The Executive Secretary, National Universities Commission (NUC), Professor Abubakar A. Rasheed, recently received a two-man delegation from the Mexican Embassy in Nigeria, led by the Mexican Ambassador, His Excellency, Alejandro Garcia Moreno, who came on a familiarisation visit to the Commission.
Welcoming the visitors, Professor Rasheed gave a brief account of the activities of the NUC. He informed them that the Commission was the only government agency created, specifically, to advise the government on issues relating to university education, one of which was making recommendations on the establishment of private universities.
Professor Rasheed informed the delegation that the Nigerian University System (NUS) had 163 universities, which cut across three types of proprietorship, namely Federal, State and Private ownership. Of this number, private universities had the largest distribution, with 74 institutions.
He informed the Ambassador that every state of the federation had a federal university, which were not mandated to charge fees, while almost every state had a state university. The private universities were scattered across the federation, he said, in no particular order. The Executive Secretary stated that the NUS had a number of specialised universities, such as the Police Academy, Nigerian Army University of Technology and Environmental Studies as well as the Nigerian Maritime University, Okerenkoko. He expressed optimism that the system could glean from the experiences of Mexico, with its vast resources in oceanography.
The Executive Secretary informed the delegation that the Commission was currently engaged in the process of reforming the NUS as part of efforts to improve on quality of education.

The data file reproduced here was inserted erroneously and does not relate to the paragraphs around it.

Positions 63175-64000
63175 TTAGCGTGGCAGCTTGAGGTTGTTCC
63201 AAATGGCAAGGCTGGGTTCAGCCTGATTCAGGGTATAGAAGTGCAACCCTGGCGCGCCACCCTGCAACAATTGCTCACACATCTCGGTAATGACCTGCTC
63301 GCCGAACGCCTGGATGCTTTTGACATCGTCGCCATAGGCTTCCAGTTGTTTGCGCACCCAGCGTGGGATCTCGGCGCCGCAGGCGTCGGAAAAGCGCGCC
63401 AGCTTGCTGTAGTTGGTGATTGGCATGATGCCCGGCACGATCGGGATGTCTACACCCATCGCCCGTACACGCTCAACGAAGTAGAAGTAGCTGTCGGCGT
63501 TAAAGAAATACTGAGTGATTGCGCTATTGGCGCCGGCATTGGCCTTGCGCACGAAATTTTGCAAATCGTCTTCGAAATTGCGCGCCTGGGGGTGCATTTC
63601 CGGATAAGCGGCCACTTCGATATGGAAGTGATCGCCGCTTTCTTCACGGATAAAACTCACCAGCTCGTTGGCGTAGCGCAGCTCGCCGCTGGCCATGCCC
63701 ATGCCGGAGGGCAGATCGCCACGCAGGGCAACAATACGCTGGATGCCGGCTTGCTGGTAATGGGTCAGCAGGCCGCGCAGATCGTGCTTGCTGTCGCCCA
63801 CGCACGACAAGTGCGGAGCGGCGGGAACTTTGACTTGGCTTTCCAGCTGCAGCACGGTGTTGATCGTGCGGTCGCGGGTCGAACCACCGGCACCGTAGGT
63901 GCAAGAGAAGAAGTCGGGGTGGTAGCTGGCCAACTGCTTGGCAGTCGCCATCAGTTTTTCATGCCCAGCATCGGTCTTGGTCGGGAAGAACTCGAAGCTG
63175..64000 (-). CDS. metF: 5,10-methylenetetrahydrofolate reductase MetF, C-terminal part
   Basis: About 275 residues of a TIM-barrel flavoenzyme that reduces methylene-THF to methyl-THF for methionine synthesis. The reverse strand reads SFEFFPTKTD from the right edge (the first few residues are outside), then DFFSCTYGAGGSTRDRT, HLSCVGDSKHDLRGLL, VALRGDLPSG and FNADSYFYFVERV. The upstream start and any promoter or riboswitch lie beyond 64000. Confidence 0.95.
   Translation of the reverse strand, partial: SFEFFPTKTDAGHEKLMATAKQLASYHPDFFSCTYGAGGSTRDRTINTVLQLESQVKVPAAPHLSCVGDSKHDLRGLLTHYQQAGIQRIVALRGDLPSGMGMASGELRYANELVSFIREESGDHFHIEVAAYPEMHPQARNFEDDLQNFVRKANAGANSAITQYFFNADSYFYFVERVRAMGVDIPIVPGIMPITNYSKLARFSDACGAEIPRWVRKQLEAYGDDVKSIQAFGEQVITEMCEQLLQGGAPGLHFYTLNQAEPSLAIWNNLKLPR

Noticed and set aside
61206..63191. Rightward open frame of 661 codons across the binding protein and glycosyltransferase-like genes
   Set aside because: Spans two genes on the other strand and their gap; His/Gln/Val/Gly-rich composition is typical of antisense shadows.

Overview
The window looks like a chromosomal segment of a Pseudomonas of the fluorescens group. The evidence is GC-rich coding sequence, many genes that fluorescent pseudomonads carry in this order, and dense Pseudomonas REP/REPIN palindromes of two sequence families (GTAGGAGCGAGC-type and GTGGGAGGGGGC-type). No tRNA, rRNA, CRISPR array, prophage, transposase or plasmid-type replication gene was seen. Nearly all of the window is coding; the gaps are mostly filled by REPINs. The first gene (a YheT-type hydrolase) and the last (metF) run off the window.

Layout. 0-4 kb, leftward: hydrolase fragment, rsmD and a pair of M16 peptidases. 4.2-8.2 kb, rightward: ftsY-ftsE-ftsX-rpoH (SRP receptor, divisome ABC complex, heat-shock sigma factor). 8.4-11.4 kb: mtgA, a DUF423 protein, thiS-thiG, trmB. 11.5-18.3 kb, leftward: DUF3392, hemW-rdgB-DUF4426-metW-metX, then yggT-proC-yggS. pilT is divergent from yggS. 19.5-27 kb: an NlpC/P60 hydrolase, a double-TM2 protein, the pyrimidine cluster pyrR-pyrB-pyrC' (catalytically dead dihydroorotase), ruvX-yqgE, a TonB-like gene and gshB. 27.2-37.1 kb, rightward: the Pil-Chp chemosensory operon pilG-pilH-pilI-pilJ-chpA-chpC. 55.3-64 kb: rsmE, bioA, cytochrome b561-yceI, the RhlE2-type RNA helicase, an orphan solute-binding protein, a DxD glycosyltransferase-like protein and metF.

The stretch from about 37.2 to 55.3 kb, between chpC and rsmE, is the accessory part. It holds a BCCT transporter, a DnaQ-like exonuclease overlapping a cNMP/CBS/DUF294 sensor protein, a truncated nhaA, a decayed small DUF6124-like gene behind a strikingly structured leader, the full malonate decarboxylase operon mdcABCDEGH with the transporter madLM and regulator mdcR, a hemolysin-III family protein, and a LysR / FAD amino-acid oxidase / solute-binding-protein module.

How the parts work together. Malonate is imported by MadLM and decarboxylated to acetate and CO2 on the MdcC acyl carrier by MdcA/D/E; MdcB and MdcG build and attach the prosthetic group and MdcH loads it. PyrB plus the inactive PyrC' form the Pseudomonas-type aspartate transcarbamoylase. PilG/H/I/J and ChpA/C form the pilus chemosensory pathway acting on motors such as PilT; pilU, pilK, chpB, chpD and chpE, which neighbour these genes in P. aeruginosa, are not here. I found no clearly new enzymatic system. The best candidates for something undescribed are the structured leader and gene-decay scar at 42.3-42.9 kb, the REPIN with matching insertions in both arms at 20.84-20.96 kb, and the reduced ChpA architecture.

To this end, a blueprint had been developed, with a focus on expanding access, without compromising quality of education. The NUC was, therefore, collaborating with relevant stakeholders from industry, for the actualisation of this goal and to ensure focus on programmes particularly relevant to national development. Cognisant of the role of research in national development, the NUC was re-inventing curricula in the system, to ensure the production of graduates who would compete favourably with their counterparts, globally, and turn the fortunes of the nation around.
Expressing pleasure at the visit, Professor Rasheed acknowledged the cordial relationship that existed between his predecessor and the Mexican Embassy and expressed optimism at a continued warm relationship between both organisations.
In his remarks, Mr Garcia Moreno stated that the Mexican education system was a lot similar to Nigeria’s, with educational institutions split into two broad categories, public and private. He informed the Executive Secretary that the government placed a high premium on education, with the resultant effect that 35 percent of the federal budget mostly allocated to education.
He acknowledged that education was expensive and added that, as a means of providing support to citizens, education was free at both elementary level and high school. He noted that, in Mexico, public universities had a higher capacity to conduct research than their private counterparts.
With over 10,000km of coastline and 2,000,000sq m of oceanography, Mexico has vast huge maritime resources, the Ambassador said, and expressed delight at the prospects of partnering with the Commission in strengthening the capacity of the Nigerian Maritime University.